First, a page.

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Pros and cons of private and public education in Africa

private and public education

In one of the series of interviews on the right to education conducted on the occasion of the 70th anniversary of the Universal Declaration of Human Rights , Professor Ann Skelton examines the pros and cons of public and private education.

“In the Declaration of Human Rights and the UN Convention on the Rights of the Child that, it is clear that states have an obligation to provide education for all,

Professor Skelton confirms that international standards are also very clear that private education must be properly regulated and that it must offer at least the same level of quality as public education.

“Often this is clearly not the case. There are many negative impacts when education is turned into a commodity. Any for-profit provider involves risks. What we often see are states crossing their arms and saying ‘well if these people are into education willingly, then we don’t have to put a lot of effort into it,’ he explains. she.

It was then that other for-profit companies rushed into this breach.

“It also means that good teachers tend to turn to the private system if they are better paid. In some countries, parents mistakenly vote for what they imagine is a better system and even fight when it turns out to be inadequate, ”she adds.

The question of responsibility

Professor Skelton heads a group of experts tasked with drafting guidelines for state actors in private education. Most importantly, it is about making states responsible for regulating the private sector and providing quality public schools. Teacher. Skelton believes states should do much more at the national level to enforce regulatory frameworks that ensure standards are met.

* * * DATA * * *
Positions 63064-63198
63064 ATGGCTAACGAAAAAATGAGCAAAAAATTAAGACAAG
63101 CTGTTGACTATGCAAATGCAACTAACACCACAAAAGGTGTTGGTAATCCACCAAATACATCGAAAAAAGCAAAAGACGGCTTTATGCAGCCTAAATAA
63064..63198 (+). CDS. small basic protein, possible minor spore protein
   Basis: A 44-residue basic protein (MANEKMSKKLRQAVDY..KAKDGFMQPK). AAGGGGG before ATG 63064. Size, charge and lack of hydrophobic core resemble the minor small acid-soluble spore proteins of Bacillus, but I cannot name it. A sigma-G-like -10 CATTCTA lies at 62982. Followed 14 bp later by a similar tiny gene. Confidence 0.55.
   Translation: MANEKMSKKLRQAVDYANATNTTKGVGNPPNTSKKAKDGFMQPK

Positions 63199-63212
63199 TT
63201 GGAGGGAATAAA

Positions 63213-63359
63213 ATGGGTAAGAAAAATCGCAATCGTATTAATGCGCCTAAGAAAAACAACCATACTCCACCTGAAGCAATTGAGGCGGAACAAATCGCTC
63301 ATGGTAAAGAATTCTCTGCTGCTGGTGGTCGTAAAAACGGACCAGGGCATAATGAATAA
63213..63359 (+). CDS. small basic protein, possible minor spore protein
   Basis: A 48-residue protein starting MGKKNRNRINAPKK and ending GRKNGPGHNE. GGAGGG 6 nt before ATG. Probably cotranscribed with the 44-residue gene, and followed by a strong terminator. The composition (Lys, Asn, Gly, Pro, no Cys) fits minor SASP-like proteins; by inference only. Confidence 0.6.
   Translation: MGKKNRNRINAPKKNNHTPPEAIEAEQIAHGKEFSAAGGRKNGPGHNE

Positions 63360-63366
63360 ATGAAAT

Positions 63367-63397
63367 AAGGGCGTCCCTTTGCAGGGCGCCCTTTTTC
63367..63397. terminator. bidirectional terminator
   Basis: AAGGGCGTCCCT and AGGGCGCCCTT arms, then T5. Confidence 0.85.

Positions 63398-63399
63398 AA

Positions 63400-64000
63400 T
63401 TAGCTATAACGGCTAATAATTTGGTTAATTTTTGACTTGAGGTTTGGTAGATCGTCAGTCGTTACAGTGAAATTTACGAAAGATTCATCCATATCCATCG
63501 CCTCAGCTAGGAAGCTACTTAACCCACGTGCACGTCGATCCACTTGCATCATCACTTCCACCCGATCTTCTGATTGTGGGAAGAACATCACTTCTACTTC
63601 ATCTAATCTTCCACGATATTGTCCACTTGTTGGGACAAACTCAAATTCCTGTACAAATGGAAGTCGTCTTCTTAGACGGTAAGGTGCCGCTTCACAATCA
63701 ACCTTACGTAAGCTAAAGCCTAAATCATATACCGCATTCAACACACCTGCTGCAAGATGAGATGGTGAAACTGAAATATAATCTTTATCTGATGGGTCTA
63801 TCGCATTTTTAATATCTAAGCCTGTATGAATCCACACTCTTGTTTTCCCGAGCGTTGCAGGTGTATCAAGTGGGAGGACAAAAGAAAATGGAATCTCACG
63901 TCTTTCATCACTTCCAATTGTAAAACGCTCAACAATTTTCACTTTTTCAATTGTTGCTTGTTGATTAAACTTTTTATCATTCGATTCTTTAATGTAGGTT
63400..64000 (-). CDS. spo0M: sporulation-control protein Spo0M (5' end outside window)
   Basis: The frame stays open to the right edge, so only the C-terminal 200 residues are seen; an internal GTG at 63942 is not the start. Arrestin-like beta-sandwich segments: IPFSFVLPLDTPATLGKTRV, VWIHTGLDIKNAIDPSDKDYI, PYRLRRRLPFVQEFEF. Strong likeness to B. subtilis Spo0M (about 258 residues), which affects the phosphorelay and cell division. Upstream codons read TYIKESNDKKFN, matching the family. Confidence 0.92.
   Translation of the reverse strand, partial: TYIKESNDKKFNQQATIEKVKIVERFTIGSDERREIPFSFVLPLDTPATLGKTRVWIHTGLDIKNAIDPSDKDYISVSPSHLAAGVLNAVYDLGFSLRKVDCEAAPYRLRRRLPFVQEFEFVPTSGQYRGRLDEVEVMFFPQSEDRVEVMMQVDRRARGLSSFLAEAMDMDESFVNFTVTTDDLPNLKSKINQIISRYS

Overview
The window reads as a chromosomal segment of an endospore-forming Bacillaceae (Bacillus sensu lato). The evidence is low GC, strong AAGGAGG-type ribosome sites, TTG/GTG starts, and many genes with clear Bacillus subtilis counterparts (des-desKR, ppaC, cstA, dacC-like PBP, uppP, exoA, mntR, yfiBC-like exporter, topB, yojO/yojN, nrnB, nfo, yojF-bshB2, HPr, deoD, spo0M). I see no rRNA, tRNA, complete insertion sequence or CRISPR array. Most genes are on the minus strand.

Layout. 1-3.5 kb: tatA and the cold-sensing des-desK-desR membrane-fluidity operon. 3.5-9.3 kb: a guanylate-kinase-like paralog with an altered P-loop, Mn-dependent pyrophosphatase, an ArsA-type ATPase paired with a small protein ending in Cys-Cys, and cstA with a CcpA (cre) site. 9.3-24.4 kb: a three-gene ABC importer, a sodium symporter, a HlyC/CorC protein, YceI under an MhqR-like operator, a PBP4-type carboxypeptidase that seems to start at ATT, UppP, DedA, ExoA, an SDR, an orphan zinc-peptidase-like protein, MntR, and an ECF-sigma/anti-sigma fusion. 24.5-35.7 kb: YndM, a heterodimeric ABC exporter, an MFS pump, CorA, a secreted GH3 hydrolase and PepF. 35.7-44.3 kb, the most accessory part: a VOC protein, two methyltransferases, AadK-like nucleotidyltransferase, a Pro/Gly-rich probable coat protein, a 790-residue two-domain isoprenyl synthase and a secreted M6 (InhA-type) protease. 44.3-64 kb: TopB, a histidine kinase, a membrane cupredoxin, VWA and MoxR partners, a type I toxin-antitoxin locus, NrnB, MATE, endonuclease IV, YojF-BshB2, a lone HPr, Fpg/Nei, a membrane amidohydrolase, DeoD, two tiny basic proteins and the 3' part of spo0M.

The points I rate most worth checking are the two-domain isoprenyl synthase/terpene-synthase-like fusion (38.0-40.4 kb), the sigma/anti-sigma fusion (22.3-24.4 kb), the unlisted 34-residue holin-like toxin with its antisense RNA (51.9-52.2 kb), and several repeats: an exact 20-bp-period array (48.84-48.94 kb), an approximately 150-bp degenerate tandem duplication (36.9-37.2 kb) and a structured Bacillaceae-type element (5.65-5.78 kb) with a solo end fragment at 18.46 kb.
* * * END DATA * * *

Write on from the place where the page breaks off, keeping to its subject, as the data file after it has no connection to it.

“An interesting question that we are discussing with civil society organizations and experts in education and law is whether there is a basis in human rights law Would it be possible to put a limit on the growth of private education? She asks herself.

However, she adds, there are big differences in how private actors get involved in education and the impacts they can have.

In some Kenyan or Nigerian informal settlements, for example, the government abdicated its responsibilities and abandoned people to low-quality, unregulated service providers, impacting the poorest who sought quality education. This situation is clearly contrary to international standards. But look at the Netherlands: in a way, most schools are run by the private sector, by non-profit actors, and publicly funded, and the system is seen to be of high quality. “

Develop regulatory standards

“This begs the question of whether we should fix systems that are not faulty? In other words, how can we develop standards that can be applied in all contexts but which leave some freedom to models that work, or that are demanded by the population? She says.

Other challenges include the strict regulation of northern countries or holding companies that exploit education in other countries by providing education at lower cost and of lower quality.

“For me, the thorny issue is that strong state control of the education system is a good thing if one thinks in terms of service provision and access, but it can be harmful from the point of view of democracy and rights.

For example, in South Africa during apartheid, if black people had relied on what the state would offer them, their situation would have been even worse. They relied on missionary schools run by people with a passion for education who wanted to help build leaders for the future. It seems to me different from the commodification of education and the exploitation of individuals. “

According to her, sufficient public investment is essential but there is still a long way to go to achieve the targets of Sustainable Development Goal

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